American Sociological Association

Section on Economic Sociology

Annual Meeting (2017)

Economic Sociology Program Information for Montreal, August 12-15, 2017

Economic Sociology and Public Policy

Session Organizer, Donald Light, Rowan University, lightdo[at]rowan[dot]edu

This session aims to showcase academic or applied work in economic sociology on issues in public policy. We invite papers on the application of theory and methods, both qualitative and quantitative, to such issues as health care, housing, employment, markets, climate change, or other areas of public policy with an eye to greater social justice and fairness.


Culture and the Economy

Session Organizer, Michael Lounsbury, University of Alberta, ml37[at]ualberta[dot]ca

Recent work has shown how economic activity and behavior is fundamentally constituted and shaped by cultural processes and mechanisms. This session invites papers that consider how our understanding of economy and economic practice can be enhanced by more focused attention to empirical and theoretical research that captures cultural processes, for example in the areas of institutional logics, social movements, and categorization, among others. We are especially interested in efforts to advance our understanding of how cultural processes interact with core economic sociology concerns related to the distribution of power, resources, and inequality in ways that could expand the scope and consequences of economic sociology teaching and research.


Economic Sociology and Inequality

Session Organizer, Rachel Dwyer, Ohio State University, dwyerp[dot]46[at]osup[dot]edu

Economic sociologists increasingly engage questions of inequality and power. The economic sociology of inequality pursues themes both timely and evergreen, returning to some of the central questions of classical theorists, while also responding to concerns over rising income, wealth, and consumption inequalities in the US and around the world. This session invites papers on the whole range of questions about how economic markets, organizations, and institutions intersect structures of inequality, poverty, and privilege.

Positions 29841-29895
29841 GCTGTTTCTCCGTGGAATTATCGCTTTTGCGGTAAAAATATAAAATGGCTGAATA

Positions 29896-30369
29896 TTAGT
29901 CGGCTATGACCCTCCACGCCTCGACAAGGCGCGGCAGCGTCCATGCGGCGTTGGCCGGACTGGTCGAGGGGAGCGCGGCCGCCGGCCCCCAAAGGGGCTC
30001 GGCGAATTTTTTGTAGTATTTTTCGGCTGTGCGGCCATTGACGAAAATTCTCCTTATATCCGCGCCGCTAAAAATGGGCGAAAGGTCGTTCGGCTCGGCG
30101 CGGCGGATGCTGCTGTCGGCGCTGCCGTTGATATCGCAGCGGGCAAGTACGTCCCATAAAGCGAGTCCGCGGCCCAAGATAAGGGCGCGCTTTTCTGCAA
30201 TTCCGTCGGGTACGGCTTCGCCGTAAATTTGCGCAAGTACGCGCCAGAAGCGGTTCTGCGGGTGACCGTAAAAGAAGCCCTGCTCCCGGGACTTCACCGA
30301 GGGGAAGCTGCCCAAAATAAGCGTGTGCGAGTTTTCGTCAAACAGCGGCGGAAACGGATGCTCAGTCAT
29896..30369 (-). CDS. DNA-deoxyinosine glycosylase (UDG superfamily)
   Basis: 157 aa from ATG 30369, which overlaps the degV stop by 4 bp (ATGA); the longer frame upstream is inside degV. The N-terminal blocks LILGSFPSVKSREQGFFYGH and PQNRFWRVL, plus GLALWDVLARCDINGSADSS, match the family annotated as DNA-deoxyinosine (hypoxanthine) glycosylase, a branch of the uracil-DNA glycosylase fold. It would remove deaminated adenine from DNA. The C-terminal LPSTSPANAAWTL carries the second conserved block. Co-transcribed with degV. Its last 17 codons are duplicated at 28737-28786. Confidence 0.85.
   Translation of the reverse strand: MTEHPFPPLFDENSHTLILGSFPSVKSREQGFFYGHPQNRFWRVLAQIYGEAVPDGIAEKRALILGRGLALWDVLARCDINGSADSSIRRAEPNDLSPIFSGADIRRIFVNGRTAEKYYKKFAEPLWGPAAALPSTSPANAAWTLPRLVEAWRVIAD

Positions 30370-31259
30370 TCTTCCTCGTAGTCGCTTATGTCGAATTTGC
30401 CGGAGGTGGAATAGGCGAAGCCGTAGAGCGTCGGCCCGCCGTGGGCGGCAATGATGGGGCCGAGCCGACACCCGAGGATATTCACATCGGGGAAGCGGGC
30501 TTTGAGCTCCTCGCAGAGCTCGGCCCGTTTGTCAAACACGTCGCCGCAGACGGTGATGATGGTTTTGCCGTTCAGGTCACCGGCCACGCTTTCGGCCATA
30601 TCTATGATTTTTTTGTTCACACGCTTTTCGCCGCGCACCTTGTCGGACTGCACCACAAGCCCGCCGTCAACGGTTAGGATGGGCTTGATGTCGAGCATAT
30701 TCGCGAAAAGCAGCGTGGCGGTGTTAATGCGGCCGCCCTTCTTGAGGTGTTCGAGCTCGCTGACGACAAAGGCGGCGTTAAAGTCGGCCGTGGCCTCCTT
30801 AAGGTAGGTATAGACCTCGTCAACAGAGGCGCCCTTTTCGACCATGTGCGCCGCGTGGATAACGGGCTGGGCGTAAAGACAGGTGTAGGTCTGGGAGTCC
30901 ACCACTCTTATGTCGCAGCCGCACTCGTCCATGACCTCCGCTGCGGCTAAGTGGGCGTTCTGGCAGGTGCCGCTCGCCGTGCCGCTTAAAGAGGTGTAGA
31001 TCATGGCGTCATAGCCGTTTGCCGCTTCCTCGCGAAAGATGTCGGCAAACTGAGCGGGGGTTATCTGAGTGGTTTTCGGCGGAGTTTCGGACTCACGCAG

Markets, Finance, Credit, and Money

Session Organizer, Simone Polillo, University of Virginia, sp4ft[at]eservices[dot]virginia[dot]edu

Financial markets, the banking system, and the monetary and financial instruments they make possible are as old as capitalism itself. But we are yet to fully understand the implications for the economy and society at large of the new prominence that financial markets have achieved over the last few decades. From the everyday and taken-for granted life of finance (involving pension funds, mortgages, and small investment portfolios)  to its more episodic and sensational moments (from sovereign debt defaults to global financial crisis), economic sociologists are faced with the difficult task of making sense of broad and far-ranging transformations in the economic process, especially with respect to the creation, management, and distribution of risk, the promotion of innovation and sustainable growth as opposed to speculative investment, and the amelioration rather than worsening of economic inequality. This session invites papers discussing markets, finance, credit and money in historical and/or comparative perspective, with a preference for global analyses that are attentive to the ways finance and the banking system work and impact the economy as a whole.


Economic Sociology Roundtables

Session Organizers, Alison Gerber, Uppsala University, Alison[dot]gerber[at]kultgeog[dot]uu[dot]se and Emily Barman, Boston University, eabarman[at]bu[dot]edu


All submissions need to be made through the ASA website. Those whose papers are accepted for each session will need to be ASA members for 2017.